What makes support for Israel unique is the fact that part of it, at least, rests on theology. But not primarily Judaism. Even the vast majority of American Jews who support Israel do so more on cultural and ethnic than on religious grounds. It is some American Christians who are attempting to turn the U.S. government into a de facto arm of the church.
Most of those who hold such views are evangelicals. Neither Catholics nor mainline Protestants have so heavily rested their spiritual faith on the machinations of a secular state identified with another religion, whose residents largely see themselves in ethnic rather than religious terms. Non-evangelicals are far more likely to perceive the harm to Americans and injustice to others resulting from turning Mideast policy into an aberrant variant of Christian theology.
Developing an intelligent solution to the conflict between Israel and the Palestinians is insanely difficult. Moreover, sympathy toward Israel is understandable: there is no excuse for suicide bombings that slaughter and maim.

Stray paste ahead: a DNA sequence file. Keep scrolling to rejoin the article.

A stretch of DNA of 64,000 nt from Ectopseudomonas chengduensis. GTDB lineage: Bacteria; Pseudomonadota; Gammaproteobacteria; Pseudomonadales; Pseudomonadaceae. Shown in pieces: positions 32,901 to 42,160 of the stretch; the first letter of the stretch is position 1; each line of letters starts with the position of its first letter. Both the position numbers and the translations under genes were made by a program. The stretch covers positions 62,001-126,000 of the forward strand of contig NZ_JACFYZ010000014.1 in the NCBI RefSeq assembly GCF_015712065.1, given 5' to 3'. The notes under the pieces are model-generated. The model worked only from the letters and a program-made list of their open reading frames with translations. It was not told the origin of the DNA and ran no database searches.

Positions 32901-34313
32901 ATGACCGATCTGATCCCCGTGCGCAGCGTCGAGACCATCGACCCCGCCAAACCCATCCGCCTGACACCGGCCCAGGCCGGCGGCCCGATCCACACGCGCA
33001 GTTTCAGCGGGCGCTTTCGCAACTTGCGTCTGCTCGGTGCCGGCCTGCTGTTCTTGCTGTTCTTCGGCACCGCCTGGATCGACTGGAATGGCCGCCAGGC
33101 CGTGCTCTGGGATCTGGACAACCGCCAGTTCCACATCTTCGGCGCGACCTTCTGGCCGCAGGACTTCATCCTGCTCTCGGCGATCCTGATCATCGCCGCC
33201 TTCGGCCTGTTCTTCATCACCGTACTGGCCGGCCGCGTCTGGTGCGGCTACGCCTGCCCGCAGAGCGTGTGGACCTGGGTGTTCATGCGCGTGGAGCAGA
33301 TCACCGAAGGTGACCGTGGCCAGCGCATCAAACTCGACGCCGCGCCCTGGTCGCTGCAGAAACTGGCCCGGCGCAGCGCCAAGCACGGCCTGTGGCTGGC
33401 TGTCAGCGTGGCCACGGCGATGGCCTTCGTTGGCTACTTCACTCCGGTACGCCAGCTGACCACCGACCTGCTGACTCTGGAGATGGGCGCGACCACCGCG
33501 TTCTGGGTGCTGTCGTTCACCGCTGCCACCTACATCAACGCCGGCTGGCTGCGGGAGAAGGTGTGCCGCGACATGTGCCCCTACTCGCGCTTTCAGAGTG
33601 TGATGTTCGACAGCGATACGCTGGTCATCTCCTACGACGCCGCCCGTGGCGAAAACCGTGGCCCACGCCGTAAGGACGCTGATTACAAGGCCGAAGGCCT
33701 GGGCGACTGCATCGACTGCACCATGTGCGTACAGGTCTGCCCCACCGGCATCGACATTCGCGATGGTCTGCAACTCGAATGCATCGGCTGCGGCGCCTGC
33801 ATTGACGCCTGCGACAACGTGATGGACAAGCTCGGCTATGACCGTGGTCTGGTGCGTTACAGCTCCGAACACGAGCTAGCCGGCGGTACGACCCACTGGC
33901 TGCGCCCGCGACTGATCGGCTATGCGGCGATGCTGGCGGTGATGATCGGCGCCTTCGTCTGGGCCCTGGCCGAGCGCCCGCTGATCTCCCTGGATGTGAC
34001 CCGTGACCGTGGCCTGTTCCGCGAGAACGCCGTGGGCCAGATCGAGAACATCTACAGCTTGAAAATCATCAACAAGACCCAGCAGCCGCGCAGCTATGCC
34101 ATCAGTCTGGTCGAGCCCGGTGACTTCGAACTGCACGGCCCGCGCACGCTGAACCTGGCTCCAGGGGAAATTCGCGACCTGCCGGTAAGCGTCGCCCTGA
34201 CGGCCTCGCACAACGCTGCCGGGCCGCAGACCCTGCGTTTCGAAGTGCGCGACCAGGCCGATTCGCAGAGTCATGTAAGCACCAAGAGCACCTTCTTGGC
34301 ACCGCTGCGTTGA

But Washington needs to develop a Mideast policy that advances America’s national interests by reducing the likelihood of war involving the U.S. and attacks on Americans basically staying out. Yet a number of Israel advocates appear to see their support as an outgrowth of their Christian faith. For instance, former Christian Coalition head and candidate for Georgia lieutenant governor Ralph Reed wrote, “[T]here is an undeniable and powerful spiritual connection between Israel and the Christian faith. It is where Jesus was born and where he conducted his ministry.” True, but so what? This has nothing to do with the formulation of foreign policy for the secular nation of America, which represents non-Christians as well as Christians.